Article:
to prefer to stay on S. buxifolia trees and feed on their leaves avoiding unusual host
plants as substrate and food.
M. E. Carro et al.: Host plant and feeding preferences of Morpho epistrophus argentinus
Species studied
Morpho epistrophus argentinus is a big and conspicuous nymphalid butterfly
(wingspan: 90–110 mm) that inhabits riparian and xerophytic forests along North
and East Argentina. The conservation status of this species has not been evaluated
yet, but at their southernmost distribution range it is considered as threatened due
to the degradation and loss of suitable habitat (Nuñez-Bustos, 2009). At this range,
adults are seen flying between late January and March (Gallardo, 1908; Nosswitz,
1927). The females lay small eggs (~2 mm diameter) under the leaves of specific
plant species such as S. buxifolia, Lonchocarpus nitidus (Fabales: Fabaceae) and Inga
vera (Fabales: Fabaceae) (Gallardo, 1907; Canals, 2000; Nuñez Bustos, 2009). At
the southernmost distribution range of M. e. argentinus, only S. buxifolia is present.
Larvae emerge after about two weeks, remaining on the host plant (Bourquín, 1944).
They do not eat and stay on diapauses gregariously over winter months (Gallardo,
1908; Otero and Marigo, 1990). During September, they resume feeding activity.
After first molt, the larvae exhibit an intense reddish color that presumably makes
them highly aposematic (García et al., 2014). They rest gregariously during daylight
hours, forming clusters of up to 30 individuals. Feeding occurs mostly during night
when the cluster breaks up (Turner, 1936). Larvae reach a size of 55-70 mm at the
final instars (Bourquín, 1944). Early in summer (December-January), the larvae
migrate from their host plants and pupate.
Field methods
From October to early December 2015 (austral spring), we searched for larvae
clusters at woodland patches at General Lavalle (36º 25’S, 56º 57’ W), Buenos Aires
province, Argentina. The site comprises patches of deciduous woodland of Celtis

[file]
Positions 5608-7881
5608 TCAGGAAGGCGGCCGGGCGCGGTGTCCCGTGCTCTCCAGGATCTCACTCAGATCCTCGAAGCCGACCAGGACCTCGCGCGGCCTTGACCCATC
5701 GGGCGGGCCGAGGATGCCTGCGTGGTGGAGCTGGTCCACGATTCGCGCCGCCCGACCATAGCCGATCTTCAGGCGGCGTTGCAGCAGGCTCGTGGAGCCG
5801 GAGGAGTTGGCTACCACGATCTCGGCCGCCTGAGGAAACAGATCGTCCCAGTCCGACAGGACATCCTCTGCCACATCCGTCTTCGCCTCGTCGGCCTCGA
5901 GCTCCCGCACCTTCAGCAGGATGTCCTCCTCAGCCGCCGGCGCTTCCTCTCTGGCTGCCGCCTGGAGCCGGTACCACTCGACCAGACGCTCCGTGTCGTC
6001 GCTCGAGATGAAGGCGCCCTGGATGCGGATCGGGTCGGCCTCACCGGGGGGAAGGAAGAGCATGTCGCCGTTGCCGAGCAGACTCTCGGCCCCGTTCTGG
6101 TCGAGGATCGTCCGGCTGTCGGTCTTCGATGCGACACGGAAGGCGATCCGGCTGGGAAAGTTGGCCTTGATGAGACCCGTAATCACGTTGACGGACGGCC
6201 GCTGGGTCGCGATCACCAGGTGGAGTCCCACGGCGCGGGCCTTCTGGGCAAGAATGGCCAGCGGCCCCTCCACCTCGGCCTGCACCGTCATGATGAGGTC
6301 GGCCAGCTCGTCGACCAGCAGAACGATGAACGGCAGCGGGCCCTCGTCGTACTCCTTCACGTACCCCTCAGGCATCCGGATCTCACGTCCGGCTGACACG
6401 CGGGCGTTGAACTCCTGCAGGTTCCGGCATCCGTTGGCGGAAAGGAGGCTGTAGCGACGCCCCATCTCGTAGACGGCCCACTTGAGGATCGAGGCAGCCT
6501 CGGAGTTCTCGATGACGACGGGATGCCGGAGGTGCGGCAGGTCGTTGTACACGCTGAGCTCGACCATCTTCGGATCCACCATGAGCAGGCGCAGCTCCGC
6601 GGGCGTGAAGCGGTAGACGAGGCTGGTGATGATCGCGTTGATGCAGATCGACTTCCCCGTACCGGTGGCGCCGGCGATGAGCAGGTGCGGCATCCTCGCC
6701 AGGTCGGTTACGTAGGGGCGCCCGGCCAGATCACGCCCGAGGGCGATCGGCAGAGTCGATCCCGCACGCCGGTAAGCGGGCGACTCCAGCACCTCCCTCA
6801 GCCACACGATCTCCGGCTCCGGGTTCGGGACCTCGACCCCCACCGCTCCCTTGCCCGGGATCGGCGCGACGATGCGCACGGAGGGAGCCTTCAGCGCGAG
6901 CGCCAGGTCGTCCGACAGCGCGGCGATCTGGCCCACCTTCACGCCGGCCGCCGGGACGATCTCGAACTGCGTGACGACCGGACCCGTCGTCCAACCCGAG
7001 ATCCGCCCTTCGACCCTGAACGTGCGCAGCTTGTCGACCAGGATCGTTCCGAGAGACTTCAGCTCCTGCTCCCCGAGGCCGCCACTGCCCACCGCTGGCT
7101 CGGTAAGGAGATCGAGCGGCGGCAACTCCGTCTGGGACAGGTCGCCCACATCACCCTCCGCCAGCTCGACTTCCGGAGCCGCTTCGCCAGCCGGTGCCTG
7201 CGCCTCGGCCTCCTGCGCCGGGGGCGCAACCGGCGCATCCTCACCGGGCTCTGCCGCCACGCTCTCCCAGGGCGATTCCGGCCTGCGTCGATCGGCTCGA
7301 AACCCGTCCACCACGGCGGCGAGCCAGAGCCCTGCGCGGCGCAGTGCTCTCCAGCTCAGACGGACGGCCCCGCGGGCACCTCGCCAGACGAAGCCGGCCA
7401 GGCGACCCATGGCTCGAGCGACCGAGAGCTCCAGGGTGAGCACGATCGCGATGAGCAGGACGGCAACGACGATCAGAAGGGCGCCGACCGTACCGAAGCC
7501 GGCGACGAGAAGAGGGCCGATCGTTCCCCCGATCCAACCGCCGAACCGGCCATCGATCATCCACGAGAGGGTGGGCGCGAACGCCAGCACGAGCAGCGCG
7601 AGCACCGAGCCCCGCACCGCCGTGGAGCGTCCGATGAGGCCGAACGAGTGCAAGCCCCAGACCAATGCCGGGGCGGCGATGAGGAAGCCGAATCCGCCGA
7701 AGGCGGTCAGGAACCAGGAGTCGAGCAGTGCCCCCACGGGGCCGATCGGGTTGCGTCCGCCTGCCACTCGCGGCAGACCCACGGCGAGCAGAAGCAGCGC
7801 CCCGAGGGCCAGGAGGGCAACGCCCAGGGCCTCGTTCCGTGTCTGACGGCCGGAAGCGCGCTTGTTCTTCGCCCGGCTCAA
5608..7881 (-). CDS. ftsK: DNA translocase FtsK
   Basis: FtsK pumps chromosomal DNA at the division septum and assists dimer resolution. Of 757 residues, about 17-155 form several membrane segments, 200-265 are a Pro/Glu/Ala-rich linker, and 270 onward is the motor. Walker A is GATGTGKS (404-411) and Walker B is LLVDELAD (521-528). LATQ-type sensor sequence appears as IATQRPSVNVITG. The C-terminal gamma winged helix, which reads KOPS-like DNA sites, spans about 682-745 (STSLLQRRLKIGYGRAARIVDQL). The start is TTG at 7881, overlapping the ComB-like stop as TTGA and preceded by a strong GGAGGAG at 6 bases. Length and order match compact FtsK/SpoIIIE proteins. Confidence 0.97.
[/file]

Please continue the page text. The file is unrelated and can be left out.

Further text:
ehrenbergiana and S. buxifolia, with a mean vegetation height < 5m, surrounded by
pastures (Lacoretz, 2018).
We quantified host-plant specificity through field observations and censuses.
We searched for larvae clusters at 10 randomly selected woodland patches in which
the preferred host plant (S. buxifolia) of M.e. argentinus larvae was absent and at other
10 patches where the host plant was present. We surveyed the patches using a 4 x 40
m strip transect, walking through them and carefully searching for M.e. argentinus
larvae. Once localized, we identified the host plant species and counted the number
of larvae in the cluster. For each larvae cluster, we measured the body length (nearest
2 mm) from four arbitrarily selected larvae. Body length was used to estimate the
instar to which each group belonged following Orlandin (2016).
We also estimated species cover in each of the 20 woodland patches using eight
randomly located sampling points within a 20m radius area from the starting point
of the strip transect. At each point, a sampling rod (7 m height) marked off in 1m
intervals was held vertically on the ground and the plant species contacting the rod
Acta zoológica lilloana 63 (1): 1–13, 7 de junio de 2019
were recorded. Cover for each plant species was estimated as the percentage of sam-
pling points at each woodland patch where the species was present (i.e. contacted
the rod).
In one woodland patch, we also searched for M.e. argentinus larvae within a
plot of 50 x 50 m, and when localized, we marked the location of the cluster with
a colored and numbered tape for cluster identification. These larval groups (n =
12) were revisited after 30 days to note the permanence in the site where they were
first found.
Host plant specificity experiments
To determine host specificity of M.e. argentinus under field conditions, we per-
formed experimental translocations in groups of larvae during late November. Twen-
ty larvae groups were removed from host plants where they were found, and moved
to trees located more than 30 m apart. Ten randomly selected of these groups were
placed on branches of S. buxifolia (its natural host plant), and the other 10 groups
on branches of C. ehrenbergiana. The latter is the dominant deciduous tree in the
woodlands and thus broadly available for consumption by larvae. Larval size of these